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Geological Sampling and Magnetic Surveys of a Tungsten Occurrence, Bonanza Creek Area, Hodzana Highlands, Alaska.
For Reference Only At Bureau Libraries :80 pages
The tungsten occurrence at the margin of the Kanuti Batholith in the Bonanza Creek area was investigated by the Bureau of Mines for the Bureau of Land Management as part of an inventory of mineral deposits within and bordering the trans-Alaska oil pipeline corridor. Fieldwork was conducted over a period of 6 weeks during the summer of 1979. Analyses and sample location maps were compiled from stream sediment, panned concentrate, soil, and rock samples. Analytical methods included atomic absorption, x-ray fluorescence, emission spectrography, and neutron activation. Tungsten and molybdenum, in the minerals scheelite and molybdenite, were found in trace amounts throughout the 30-mi2 project area. The highest grade tungsten mineralization was found in a pyrrhotite-rich chalcopyrite- bearing tactite. The tactite occurs in pods up to 10 ft wide. Scheelite was most commonly found in a relatively sulfide-free calc- silicate schist that was of lower grade than the tactite. Traces of molybdenite occur in quartz veins, pegmatite, and aplite dikes. Magnetic surveys show calc-silicate country rock to be more magnetically susceptible than granitic rocks. One magnetic anomaly of 1,700 gammas within calc-silicate schist coincided with a group of anomalous soil samples high in w, mo, pb, cu, and zn.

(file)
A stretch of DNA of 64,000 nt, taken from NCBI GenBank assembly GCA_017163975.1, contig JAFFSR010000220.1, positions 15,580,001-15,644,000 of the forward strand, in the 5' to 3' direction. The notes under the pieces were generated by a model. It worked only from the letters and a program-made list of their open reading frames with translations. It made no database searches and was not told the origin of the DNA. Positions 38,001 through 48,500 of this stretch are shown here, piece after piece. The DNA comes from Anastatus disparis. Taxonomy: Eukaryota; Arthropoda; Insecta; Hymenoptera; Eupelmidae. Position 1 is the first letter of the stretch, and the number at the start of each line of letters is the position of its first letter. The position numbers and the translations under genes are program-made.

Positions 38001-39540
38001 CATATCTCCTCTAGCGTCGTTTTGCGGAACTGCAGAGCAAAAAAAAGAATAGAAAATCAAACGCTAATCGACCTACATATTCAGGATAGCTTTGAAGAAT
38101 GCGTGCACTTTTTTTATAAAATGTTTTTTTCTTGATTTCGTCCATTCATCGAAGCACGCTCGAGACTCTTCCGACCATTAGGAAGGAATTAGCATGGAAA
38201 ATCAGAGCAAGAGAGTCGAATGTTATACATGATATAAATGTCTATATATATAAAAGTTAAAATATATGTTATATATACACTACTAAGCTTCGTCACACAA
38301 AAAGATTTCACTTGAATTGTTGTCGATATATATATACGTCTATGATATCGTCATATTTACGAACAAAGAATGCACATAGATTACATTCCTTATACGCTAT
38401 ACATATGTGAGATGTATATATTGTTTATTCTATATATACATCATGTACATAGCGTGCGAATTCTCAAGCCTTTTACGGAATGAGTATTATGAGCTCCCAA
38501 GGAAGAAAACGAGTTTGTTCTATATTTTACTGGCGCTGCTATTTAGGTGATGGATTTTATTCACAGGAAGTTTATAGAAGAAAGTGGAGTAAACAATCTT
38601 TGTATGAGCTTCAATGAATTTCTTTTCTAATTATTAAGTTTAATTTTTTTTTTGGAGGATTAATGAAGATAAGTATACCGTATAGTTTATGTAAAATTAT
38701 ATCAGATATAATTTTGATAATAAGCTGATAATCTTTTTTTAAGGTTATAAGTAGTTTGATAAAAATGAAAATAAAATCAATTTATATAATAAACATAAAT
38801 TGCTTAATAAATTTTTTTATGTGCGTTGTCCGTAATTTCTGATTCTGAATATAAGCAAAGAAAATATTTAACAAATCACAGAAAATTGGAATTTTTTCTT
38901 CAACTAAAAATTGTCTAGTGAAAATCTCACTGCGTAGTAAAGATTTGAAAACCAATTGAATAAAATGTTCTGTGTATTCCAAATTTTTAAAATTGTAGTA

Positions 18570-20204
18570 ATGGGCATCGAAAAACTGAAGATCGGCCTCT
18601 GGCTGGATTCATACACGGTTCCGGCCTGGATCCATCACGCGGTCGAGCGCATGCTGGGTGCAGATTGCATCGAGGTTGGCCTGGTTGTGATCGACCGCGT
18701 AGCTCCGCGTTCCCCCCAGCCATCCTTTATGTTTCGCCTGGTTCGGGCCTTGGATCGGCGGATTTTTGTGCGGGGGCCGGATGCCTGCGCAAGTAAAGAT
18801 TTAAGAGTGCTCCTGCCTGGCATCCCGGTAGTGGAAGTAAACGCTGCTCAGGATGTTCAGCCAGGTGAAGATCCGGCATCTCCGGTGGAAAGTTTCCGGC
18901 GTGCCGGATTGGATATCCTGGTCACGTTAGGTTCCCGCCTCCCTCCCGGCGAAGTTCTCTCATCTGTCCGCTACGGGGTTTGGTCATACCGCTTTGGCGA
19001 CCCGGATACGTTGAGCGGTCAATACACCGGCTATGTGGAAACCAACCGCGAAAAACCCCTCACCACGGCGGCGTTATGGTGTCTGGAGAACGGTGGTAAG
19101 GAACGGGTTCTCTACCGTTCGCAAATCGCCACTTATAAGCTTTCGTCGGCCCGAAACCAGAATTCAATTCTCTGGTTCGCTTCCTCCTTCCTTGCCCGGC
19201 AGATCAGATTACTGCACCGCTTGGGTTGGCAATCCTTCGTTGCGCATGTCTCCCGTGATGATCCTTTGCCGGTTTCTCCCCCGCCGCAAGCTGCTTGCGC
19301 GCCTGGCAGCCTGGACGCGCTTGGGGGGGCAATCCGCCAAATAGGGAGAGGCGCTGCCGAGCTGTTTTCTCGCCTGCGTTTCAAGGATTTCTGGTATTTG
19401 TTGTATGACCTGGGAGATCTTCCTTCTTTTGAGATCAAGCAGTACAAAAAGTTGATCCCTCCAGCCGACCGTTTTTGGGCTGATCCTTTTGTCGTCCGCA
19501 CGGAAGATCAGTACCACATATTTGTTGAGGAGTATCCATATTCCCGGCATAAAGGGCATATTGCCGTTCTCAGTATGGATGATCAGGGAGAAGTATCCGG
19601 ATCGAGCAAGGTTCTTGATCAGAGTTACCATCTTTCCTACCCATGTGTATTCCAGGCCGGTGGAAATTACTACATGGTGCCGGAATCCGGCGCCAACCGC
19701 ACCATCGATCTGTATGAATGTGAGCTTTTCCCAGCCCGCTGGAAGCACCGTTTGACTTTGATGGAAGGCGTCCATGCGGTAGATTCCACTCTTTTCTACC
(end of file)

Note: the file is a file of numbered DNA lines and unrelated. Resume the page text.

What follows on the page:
For Reference Only At Bureau Libraries
Page last reviewed: September 2, 2020
Content source: National Institute for Occupational Safety and Health Education and Information Division